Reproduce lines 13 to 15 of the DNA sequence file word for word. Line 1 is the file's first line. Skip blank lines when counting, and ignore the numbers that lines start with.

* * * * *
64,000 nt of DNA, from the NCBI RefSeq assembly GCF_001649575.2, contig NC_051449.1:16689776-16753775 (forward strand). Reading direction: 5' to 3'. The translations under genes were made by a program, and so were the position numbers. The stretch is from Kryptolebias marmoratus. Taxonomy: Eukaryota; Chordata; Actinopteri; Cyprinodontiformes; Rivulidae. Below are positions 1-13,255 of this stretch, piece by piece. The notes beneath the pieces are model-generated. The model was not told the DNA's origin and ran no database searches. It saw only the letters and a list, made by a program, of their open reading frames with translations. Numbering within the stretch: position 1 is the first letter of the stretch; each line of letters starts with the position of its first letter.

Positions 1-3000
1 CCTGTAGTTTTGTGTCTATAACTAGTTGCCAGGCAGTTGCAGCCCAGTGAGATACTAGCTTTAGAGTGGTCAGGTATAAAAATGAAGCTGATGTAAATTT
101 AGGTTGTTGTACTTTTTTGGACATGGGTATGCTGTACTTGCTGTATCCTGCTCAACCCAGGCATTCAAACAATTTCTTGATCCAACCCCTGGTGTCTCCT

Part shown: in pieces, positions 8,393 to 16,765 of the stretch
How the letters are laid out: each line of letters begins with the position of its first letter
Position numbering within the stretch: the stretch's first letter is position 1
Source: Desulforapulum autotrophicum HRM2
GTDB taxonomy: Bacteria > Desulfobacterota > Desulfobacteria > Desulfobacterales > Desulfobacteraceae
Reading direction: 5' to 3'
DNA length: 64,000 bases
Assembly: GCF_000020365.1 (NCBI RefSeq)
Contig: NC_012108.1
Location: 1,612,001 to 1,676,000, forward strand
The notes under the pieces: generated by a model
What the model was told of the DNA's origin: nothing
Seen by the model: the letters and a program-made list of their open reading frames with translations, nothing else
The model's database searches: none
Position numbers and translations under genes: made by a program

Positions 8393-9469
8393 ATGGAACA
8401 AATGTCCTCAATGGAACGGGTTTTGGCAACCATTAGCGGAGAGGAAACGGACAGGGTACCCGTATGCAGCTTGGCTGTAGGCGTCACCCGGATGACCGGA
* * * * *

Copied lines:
Contig: NC_012108.1
Location: 1,612,001 to 1,676,000, forward strand
The notes under the pieces: generated by a model